Preparing a business continuity plan
26 March 2020
Planning for the worst to keep your organisation at it best
Why is business continuity important?
A major incident can cause severe disruption to your business. Incidents of this nature are usually unexpected and this makes them difficult to prevent. A continuity plan gives you a preconceived set of protocols and considerations to follow in the event of a crisis. It can save time and enable your organisation to resume operations much sooner.
Organisations with a business continuity plan therefore tend to be more resilient. Even the existence of a plan can help to build customer confidence in your business. To them, it’s a reassurance that you will be on-hand to support them whatever happens.
What are the key objectives in a business continuity plan?
A business continuity plan should aim to achieve a variety of outcomes for your organisation. Some key objectives may be to
- Enable operations to continue as quickly and as smoothly as possible
- Progress back to normal working conditions
- Cause the least inconvenience to all parties – employees, suppliers and customers
- Minimise the risk of accident, injury or ill health to all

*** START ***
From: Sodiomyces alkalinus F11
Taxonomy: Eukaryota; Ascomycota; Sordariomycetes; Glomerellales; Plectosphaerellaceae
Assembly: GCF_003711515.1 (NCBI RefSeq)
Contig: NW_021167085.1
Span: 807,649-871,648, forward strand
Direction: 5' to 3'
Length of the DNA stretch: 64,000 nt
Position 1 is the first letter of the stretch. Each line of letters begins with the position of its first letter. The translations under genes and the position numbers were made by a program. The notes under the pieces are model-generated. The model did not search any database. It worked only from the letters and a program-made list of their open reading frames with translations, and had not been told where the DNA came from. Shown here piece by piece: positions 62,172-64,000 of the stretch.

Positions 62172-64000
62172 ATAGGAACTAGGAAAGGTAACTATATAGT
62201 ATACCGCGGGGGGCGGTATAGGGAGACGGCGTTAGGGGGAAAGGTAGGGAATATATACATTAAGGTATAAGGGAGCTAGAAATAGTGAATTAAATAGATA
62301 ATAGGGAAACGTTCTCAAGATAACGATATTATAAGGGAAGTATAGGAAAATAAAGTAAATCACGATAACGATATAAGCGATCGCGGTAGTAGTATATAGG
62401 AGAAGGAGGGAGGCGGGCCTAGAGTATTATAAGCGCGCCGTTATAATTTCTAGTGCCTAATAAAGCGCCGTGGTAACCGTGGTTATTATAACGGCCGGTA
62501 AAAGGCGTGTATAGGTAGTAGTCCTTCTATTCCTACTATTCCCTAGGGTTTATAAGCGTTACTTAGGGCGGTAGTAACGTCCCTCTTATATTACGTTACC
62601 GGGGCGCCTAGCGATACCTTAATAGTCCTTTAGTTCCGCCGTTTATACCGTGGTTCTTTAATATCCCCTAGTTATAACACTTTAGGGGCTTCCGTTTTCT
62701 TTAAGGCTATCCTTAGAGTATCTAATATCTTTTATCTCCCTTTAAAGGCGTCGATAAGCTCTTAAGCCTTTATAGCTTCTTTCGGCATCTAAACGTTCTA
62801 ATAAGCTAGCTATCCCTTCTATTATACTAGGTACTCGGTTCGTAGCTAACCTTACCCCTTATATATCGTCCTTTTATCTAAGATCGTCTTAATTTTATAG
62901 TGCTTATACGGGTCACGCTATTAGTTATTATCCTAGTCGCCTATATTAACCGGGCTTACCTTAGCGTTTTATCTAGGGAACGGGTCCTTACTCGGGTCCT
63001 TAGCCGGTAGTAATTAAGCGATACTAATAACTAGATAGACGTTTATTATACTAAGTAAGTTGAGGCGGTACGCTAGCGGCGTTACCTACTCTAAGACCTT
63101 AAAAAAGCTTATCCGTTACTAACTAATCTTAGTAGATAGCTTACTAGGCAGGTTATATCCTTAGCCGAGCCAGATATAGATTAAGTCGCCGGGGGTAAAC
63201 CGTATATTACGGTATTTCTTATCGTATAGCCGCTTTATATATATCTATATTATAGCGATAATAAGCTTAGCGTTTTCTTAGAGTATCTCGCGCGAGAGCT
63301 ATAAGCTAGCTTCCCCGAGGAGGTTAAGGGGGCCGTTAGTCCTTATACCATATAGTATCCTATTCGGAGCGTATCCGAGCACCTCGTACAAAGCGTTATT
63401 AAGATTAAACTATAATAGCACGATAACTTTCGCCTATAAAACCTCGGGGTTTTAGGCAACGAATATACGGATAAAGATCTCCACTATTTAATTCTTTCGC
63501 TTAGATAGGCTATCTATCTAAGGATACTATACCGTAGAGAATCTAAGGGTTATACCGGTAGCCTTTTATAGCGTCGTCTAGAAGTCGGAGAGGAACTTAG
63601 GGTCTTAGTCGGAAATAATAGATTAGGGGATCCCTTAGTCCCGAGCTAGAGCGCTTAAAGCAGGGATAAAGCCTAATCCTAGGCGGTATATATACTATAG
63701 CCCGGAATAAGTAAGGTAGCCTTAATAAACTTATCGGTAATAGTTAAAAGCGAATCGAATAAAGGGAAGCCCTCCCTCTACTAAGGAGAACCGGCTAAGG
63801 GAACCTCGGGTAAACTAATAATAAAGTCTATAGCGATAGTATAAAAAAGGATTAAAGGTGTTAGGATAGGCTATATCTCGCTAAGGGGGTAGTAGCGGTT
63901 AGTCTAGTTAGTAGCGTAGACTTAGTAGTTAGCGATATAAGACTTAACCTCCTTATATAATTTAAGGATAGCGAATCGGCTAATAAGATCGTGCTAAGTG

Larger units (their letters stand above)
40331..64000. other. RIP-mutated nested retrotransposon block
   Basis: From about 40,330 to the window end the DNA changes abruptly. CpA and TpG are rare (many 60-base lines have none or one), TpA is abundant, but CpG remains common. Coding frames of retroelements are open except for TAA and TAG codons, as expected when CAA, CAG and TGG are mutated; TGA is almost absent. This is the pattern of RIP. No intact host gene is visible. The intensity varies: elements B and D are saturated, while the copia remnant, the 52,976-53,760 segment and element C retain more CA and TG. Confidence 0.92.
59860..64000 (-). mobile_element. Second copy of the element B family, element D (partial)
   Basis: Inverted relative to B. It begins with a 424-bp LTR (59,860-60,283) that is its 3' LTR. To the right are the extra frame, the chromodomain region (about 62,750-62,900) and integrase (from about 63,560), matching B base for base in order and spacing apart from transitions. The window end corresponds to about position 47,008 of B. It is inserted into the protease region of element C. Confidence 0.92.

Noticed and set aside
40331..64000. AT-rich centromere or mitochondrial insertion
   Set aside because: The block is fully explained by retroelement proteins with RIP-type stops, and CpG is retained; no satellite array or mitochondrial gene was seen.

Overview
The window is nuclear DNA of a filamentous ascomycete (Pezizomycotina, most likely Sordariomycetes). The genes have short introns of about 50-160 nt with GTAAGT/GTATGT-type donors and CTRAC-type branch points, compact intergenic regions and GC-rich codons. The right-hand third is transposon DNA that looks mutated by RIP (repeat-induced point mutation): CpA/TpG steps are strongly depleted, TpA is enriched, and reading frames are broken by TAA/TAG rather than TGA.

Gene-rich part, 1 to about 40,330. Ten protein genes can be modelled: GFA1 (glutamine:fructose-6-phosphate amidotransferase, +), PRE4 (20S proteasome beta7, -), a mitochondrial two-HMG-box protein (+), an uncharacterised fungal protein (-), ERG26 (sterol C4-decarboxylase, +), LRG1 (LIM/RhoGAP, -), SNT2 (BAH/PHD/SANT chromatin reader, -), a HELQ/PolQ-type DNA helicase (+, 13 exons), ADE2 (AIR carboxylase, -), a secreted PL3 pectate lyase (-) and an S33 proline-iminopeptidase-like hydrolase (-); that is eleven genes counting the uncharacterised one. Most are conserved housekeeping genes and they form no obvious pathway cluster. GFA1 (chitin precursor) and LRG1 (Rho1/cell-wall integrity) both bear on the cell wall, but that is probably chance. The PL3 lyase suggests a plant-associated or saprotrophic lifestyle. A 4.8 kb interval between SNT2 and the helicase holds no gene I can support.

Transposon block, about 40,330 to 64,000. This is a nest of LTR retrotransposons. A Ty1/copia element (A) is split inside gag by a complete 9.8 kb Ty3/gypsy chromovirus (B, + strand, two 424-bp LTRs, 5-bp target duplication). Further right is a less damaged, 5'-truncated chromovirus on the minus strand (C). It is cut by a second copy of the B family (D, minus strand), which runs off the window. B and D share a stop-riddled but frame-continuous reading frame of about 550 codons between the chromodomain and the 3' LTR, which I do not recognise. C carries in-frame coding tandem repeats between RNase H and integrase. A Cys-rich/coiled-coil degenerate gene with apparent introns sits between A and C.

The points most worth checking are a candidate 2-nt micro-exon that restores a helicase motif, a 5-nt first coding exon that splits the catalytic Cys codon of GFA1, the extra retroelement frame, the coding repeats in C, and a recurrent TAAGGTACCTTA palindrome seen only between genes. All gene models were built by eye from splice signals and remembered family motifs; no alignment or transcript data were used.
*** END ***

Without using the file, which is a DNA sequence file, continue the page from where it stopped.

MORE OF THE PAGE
In the event of a fire or flood, for example, complications in restoration or rebuild of your premises can mean that disruption continues for many months or even years following the incident.
Business continuity planning steps
Preparing a plan can be broken down into four main steps:
- Appoint a business continuity committee/team – the team should be selected from senior management to assume control in the event of a disaster and implement the plan.
- Appoint a plan co-ordinator – the person who will head the team.
- Outline your objectives – some objectives are listed above but others may be unique depending on the nature of your organisation.
- Create an emergency plan – this relates to the first 24 hours of any emergency and should include emergency contact numbers and a telephone tree.
- Create a recovery plan – this should be designed to come into action when the full extent of the disaster is known.
- Create a communications plan – everyone needs to be kept informed, how will you do this?
- Plan for the distribution and storage of your business continuity plan – it needs to be easily accessible and distributed to all those who need to follow it.
- Refresh and renew plans – it should be a living document and revised regularly.